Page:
CAS  Article  Google Scholar 

  10. 10.

    Toubia, EA, Emami, S, “Experimental Evaluation of Structural Steel Coating Systems.” ASCE J. Mater. Civ. Eng., 28 (12) 04016147 (2016).

    Article  Google Scholar 

  11. 11.

    Rossi, S, Deflorian, F, Fontanari, L, Cambruzzi, A, Bonora, PL, “Electrochemical Measurements to Evaluate the Damage due to Abrasion on Organic Protective Systems.” Prog. Org. Coat., 52 288–297 (2005).

    CAS  Article  Google Scholar 

  12. 12.

    Bello, JO, Wood, RJ, “Micro-abrasion of Filled and Unfilled Polyamide 11 Coatings.” Wear, 258 294–302 (2005).

    CAS  Article  Google Scholar 

  13. 13.

    Zhang, SW, Wang, D, Yin, W, “Investigation of Abrasive Erosion of Polymers.” J. Mater. Sci., 30 4561–4566 (1995).

    CAS  Article  Google Scholar 

  14. 14.

    Zhang, SW, He, R, Wang, D, Fan, Q, “Abrasive Erosion of Polyurethane.” J. Mater. Sci., 36 5037–5043 (2001).

    CAS  Article  Google Scholar 

  15. 15.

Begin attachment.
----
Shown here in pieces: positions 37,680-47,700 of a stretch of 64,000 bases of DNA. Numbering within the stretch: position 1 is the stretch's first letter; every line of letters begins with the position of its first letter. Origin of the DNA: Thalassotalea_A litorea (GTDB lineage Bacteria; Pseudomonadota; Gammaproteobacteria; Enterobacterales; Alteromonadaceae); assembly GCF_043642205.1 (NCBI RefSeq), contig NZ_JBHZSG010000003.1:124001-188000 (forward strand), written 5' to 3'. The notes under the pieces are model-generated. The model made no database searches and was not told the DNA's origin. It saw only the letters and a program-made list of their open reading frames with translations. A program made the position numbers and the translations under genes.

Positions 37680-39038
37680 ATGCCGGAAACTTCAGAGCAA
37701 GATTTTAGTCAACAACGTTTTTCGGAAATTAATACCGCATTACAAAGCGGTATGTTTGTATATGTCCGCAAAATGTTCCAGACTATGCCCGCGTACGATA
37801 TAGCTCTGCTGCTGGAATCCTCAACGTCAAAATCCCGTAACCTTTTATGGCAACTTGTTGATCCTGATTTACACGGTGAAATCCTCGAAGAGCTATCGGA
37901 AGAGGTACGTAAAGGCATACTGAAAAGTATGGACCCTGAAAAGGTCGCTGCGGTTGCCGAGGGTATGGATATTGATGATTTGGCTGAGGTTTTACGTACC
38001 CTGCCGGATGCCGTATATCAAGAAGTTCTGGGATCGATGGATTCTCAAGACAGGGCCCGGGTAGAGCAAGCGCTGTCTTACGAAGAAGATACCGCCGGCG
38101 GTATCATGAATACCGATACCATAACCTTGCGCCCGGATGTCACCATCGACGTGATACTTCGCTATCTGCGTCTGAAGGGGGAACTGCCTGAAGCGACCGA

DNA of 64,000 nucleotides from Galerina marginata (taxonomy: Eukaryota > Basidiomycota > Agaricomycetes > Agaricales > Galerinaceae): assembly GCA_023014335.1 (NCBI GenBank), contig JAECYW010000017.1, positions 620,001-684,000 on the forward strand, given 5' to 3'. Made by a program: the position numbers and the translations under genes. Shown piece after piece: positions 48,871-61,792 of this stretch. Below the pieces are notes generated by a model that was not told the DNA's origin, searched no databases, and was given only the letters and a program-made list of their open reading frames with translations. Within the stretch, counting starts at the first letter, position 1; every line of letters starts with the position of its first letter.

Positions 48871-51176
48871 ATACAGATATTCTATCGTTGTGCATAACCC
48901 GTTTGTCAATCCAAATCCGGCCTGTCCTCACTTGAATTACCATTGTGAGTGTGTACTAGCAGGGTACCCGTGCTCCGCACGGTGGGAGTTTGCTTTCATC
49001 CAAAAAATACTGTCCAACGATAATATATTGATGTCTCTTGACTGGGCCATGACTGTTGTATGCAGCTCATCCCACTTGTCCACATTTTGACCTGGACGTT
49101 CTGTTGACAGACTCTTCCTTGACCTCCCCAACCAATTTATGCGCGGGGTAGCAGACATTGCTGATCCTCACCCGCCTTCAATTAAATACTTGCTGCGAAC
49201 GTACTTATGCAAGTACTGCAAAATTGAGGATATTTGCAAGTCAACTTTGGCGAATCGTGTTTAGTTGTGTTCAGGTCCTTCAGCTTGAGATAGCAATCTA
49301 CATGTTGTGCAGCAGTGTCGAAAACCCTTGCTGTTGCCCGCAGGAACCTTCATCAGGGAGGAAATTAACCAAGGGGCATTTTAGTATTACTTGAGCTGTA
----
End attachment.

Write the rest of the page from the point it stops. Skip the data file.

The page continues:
Momber, AW, Irmer, M, Glück, N, Plagemann, P, “Abrasion Testing of Organic Corrosion Protection Coating Systems with a Rotating Abrasive Rubber Wheel.” Wear, 348–349 166–180 (2016).

    CAS  Article  Google Scholar 

  16. 16.

    Momber, AW, Irmer, M, Glück, N, “Investigation into the Performance of a Dual-layer Thin-film Organic Coating During Accelerated Low-temperature Offshore Testing.” ASME J. Offshore Mech. Arctic Engng., 139 041402 (2017).

    Article  Google Scholar 

  17. 17.

    Briscoe, B, Pelillo, E, Sinha, SK, “Scratch Hardness and Deformation Maps for Polycarbonate and Polyethylene.” Polymer Engng. Sci., 38 (24) 2996–3005 (1996)

    Article  Google Scholar 

  18. 18.

    Hutchings, IM, “Ductile-Brittle Transitions and Wear Maps for the Erosion and Abrasion of Brittle Materials.” J. Phys. D: Appl. Phys., 25 A212–A118 (1992).